Questions as to who their fathers were remain unanswered

Du Nord posted this first, but I saw it on my own and I was gonna post on it, pinky swear.

US Soccer is posting podcasts on MLS referee reviews. I wonder why this isn't on the MLS site, but behold another tiny bit of weirdness between having a non-profit corporation oversee a for-profit league. Two are up already - from week 3 and week 4.

Let's check out the podcast for week 3, shall we?

Paul Tamberino and Brian Hall are your reviewers. Your host is "Mike," who I'm going to make a wild guess is Mike Kammarman, the USSF press officer. Paul promises to spend a lot of time on offsides...which is a good time to note that this is all visual, so if you want to see the plays being talked about, you're going to have to open up another window, and hope your system doesn't crash.

This is fascinating listening. Problem is...no visuals, and no names. They discuss a non-PK call in the Galaxy-TFC game. I'm assuming the LA-Toronto penalty non-call was David Beckham's. Tamberino and Hall most criticize the referee for being forty yards away. Paul suggests that he...well, not be forty yards away. "Clearly should have been a red card."

Four D's constitute a red card - "distance" to goal, (offensive player's) "distance" to ball, "direction" of play (forward), number of "defenders". This play had all four. A fifth D, which will be mentioned in the next podcast, is "dangly bits" - viz., kicking or having them kicked.

Second clip - Chivas and Columbus. Shirt pull from...you know, they gotta name names on this stuff.

Too educational. I was hoping that Tamberino and Hall would spend fifteen minutes trashing their colleagues/employees/whatever their relationship is. But if it's praise, at least let us know who got the call right, so I don't have to spend five seconds looking up who it was (Ricardo Salazar - in looking this up, I had also forgotten we were talking about a game with nine yellows and two reds).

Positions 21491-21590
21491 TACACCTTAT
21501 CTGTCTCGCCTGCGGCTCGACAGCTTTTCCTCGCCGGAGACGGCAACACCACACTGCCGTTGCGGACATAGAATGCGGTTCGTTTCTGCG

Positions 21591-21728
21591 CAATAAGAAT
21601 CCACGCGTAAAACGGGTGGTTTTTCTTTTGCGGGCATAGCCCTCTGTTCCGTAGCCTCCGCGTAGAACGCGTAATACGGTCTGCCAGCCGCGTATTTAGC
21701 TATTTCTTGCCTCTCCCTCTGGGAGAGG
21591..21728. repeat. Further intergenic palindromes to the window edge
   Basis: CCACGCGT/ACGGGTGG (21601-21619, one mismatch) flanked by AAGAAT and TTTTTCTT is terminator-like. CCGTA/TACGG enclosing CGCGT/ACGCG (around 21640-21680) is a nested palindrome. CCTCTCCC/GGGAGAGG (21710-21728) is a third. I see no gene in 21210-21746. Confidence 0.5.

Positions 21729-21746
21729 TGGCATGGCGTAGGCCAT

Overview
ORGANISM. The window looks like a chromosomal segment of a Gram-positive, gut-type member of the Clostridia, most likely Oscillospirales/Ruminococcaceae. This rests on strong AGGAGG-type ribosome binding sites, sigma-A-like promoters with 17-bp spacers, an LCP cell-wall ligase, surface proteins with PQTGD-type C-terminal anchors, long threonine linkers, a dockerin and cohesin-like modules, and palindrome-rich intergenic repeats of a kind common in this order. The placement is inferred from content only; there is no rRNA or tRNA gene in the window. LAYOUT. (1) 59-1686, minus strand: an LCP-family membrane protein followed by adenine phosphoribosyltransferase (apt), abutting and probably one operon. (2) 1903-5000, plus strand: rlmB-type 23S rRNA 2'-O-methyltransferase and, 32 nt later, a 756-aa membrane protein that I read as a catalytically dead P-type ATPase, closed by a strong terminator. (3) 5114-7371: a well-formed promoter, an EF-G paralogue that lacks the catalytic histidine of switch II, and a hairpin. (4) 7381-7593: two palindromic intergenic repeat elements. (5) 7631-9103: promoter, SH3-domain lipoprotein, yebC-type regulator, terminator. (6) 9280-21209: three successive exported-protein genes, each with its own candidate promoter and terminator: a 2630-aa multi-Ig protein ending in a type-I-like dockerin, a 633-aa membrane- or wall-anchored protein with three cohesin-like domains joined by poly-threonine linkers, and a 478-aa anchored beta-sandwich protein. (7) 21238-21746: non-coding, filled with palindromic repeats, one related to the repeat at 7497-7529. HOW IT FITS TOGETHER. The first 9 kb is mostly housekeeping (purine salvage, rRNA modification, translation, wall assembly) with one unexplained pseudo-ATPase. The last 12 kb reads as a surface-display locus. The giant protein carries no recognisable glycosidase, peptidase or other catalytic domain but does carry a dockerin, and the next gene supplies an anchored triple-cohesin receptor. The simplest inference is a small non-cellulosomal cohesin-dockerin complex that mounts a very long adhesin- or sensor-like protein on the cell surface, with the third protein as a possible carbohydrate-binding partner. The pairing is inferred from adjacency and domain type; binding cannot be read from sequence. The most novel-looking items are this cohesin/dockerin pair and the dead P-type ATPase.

I'm going to sit here for a minute and try to think of any situation where a team would prefer a free kick outside the area. You know, David Beckham might actually be more accurate on free kicks than penalties, so if Landon is ever hurt or absent....

Assistant ref thrown under bus for blown offside call. "Incorrect offside decision." I saw this game, and I don't remember what play this was. Paul, please describe:

He should have written to Zurich and ask them to FINALLY get rid of passive offside. Brian Hall suggests that the field referee develop peripheral vision worthy of a species possessing eyestalks, but a much more simple solution is to follow the rule as God intended.

"He makes a motion that he is no longer interested in the ball." Jesus wept. If you're no longer interested in the ball, go on "Dancing With The Stars."

Okay, Brian suggests that a player show "patience", and Paul says referees need a "wait and see mentality." Awful advice. Frustrating for fans, frustrating for players. Delayed offside calls look incompetent at best, corrupt at worst. There's also no clarity as to when the original offside player gets to rejoin the play. And there's no way to indicate that the offside player is not allowed to rejoin the play - because THE FLAG IS DOWN. When Player A sees the non-flag, does he think "I'd better hang back in case I was offside after all, and I don't want to cost us a scoring chance," or does he think "I KNEW I wasn't offside, and I'd better get in there and attack"? Never mind what the fans are supposed to make of the situation.

Well, we're about out of time here. I guess I'll cover the week 4 podcast tomorrow. Tune in next time for "Overweight, Nearsighted Blogger Tells Professionals How to Do Their Jobs."